Last night at the Salon at the Rex, I heard Sarah Cahill perform a recital of modern piano music organized around the theme of mysticism. In Ms. Cahill's spoken introductions to each work, we learned that Erik Satie, Alexander Scriabin, Dane Rudhyar & Ruth Crawford each had an active interest in mysticism of some sort, be it Rosecrucianism, Theosophy, astrology or American Transcendentalism. Ms. Cahill chose pieces with similar landscapes. Musical events, without meter or melody, float around an unstructured space. The Rudhyar & Crawford pieces favor dissonant tone clusters, which these composers associate with spirituality. Perhaps this is classical music's New Age music.
A different type of mysticism was represented by 2 pieces that the medium Rosemary Brown penned by channeling the spirits of Chopin & Schubert. Ms. Cahill described them as "interesting to listen to at least once," & they do manifest the musical tics of their putative authors.
Ms. Cahill performed on a baby grand that sounded very dry. Her playing is calm & unhurried. She strokes the keyboard & does not pound it. All the pieces on the program had a similar not-too-fast, not-too-slow tempo. Since the pieces are unmoored from classical structures, I left the recital feeling unsettled. The music invoked a state between wakefulness & sleep in the person next to me, who dozed off during Rudhyar's Stars.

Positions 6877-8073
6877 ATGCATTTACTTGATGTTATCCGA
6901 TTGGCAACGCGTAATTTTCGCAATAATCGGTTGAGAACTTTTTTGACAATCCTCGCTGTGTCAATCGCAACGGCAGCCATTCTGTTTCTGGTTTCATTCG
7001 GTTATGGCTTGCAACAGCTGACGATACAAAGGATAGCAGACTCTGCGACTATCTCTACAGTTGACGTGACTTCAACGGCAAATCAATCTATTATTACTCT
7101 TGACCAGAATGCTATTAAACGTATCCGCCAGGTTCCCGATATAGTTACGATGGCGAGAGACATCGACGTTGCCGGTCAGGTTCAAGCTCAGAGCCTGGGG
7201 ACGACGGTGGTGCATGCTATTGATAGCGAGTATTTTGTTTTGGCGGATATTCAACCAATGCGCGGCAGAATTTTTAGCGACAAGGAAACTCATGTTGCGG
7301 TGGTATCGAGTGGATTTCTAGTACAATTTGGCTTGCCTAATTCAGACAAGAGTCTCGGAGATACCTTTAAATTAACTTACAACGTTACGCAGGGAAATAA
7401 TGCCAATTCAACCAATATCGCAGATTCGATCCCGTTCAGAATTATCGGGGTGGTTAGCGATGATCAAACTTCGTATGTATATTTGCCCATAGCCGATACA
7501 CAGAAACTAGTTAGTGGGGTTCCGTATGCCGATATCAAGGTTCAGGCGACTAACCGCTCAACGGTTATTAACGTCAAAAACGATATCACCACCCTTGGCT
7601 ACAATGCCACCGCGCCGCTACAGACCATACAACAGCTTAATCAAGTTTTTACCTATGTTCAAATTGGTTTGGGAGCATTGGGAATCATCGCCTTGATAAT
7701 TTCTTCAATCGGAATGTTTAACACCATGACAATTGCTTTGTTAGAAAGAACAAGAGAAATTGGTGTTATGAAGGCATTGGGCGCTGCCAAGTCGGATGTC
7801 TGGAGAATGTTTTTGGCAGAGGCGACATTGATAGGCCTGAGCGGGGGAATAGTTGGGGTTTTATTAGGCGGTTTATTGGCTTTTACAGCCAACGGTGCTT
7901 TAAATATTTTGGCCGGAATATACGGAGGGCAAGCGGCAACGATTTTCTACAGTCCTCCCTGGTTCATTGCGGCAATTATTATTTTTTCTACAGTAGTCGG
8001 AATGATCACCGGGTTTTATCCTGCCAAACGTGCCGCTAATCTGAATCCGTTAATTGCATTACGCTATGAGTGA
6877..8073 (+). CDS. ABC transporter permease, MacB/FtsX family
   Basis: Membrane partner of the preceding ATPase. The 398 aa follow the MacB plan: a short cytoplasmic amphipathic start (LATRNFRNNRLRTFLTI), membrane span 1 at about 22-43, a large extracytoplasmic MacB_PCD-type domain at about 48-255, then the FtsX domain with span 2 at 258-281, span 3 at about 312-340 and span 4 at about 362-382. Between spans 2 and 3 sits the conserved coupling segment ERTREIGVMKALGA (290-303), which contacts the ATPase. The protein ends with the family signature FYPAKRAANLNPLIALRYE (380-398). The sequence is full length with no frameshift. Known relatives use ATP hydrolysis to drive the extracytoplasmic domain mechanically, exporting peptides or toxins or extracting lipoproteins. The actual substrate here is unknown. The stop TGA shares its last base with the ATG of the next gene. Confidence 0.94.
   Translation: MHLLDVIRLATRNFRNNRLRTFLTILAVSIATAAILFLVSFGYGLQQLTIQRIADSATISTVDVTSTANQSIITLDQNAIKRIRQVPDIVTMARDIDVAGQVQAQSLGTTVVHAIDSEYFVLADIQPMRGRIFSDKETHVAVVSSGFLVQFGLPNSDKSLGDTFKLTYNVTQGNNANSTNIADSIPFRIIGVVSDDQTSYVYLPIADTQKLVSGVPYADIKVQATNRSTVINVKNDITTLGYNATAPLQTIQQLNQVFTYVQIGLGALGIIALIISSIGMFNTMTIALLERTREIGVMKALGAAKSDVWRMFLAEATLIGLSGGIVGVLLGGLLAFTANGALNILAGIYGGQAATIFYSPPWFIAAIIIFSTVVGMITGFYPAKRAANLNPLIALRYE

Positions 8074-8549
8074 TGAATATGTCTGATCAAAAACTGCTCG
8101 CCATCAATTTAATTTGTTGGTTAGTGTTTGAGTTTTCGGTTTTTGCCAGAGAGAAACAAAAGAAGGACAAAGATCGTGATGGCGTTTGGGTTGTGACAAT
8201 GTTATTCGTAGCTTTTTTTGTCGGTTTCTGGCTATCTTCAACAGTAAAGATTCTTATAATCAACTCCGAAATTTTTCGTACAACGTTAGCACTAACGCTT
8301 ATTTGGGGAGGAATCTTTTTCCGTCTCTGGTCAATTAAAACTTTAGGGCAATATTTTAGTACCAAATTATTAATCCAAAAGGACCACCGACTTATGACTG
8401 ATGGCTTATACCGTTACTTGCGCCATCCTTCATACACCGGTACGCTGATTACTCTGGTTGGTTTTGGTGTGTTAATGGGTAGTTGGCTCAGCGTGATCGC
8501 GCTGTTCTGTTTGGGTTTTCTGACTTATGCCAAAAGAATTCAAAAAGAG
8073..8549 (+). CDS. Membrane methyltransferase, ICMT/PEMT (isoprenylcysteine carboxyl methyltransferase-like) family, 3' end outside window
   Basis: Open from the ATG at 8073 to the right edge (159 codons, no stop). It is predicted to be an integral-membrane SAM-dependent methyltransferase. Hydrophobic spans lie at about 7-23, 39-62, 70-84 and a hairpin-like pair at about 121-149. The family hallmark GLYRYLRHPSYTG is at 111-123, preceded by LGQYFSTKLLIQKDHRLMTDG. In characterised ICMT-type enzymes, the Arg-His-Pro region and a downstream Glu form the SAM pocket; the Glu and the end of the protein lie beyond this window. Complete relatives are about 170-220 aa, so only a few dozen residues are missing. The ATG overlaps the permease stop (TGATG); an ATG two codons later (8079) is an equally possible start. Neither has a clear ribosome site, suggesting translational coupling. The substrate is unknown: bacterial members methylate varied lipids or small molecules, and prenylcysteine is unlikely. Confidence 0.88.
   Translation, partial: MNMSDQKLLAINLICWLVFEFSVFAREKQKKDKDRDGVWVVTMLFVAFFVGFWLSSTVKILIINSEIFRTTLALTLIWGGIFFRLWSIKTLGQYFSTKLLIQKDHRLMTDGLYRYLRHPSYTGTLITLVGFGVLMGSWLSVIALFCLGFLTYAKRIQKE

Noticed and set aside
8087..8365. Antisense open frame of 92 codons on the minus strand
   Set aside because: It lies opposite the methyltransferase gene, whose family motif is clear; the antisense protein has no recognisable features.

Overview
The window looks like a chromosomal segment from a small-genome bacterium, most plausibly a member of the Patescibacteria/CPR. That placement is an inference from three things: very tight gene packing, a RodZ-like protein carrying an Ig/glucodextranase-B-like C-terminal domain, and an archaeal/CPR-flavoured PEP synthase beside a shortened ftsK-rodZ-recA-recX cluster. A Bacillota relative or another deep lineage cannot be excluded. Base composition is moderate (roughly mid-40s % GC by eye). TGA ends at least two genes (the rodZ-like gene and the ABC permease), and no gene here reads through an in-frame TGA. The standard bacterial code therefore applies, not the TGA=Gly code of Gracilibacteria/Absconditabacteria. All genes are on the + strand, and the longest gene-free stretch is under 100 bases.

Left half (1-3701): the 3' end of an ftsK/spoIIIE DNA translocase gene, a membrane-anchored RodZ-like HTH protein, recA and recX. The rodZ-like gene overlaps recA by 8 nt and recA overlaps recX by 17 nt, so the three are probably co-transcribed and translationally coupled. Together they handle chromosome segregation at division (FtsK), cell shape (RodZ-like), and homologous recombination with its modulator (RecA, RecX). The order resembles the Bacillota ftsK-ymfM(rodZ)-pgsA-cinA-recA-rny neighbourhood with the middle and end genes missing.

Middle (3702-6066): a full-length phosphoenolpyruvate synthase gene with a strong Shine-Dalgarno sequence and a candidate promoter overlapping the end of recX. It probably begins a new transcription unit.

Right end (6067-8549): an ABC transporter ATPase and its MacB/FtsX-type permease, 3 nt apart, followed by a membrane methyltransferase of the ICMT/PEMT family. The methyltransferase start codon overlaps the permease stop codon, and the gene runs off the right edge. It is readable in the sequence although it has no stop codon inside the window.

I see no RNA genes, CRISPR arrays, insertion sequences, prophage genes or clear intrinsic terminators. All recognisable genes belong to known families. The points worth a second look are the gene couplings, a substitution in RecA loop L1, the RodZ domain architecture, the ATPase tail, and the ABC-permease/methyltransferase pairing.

As is the custom at these salon events, Ms. Cahill took questions from the audience at the end. There was not complete agreement on what might be considered "mysticism" in music, & a lady in the audience claimed not to experience this music as dissonant at all.
§ Salons at the Hotel Rex
Sarah Cahill, piano
The Mystical Tone
SATIE: Sonnerie de la Rose + Croix No. 2
SCRIABIN: Five Preludes, Op. 74
DANE RUDHYAR: Stars (from Third Pentagram); Granites
ROSEMARY BROWN/CHOPIN: Nocturne in A-flat
SCRIABIN: Vers la flamme
ROSEMARY BROWN/SCHUBERT: Moment Musical
RUTH CRAWFORD: Preludes #4, 7, and 9
Wednesday, November 17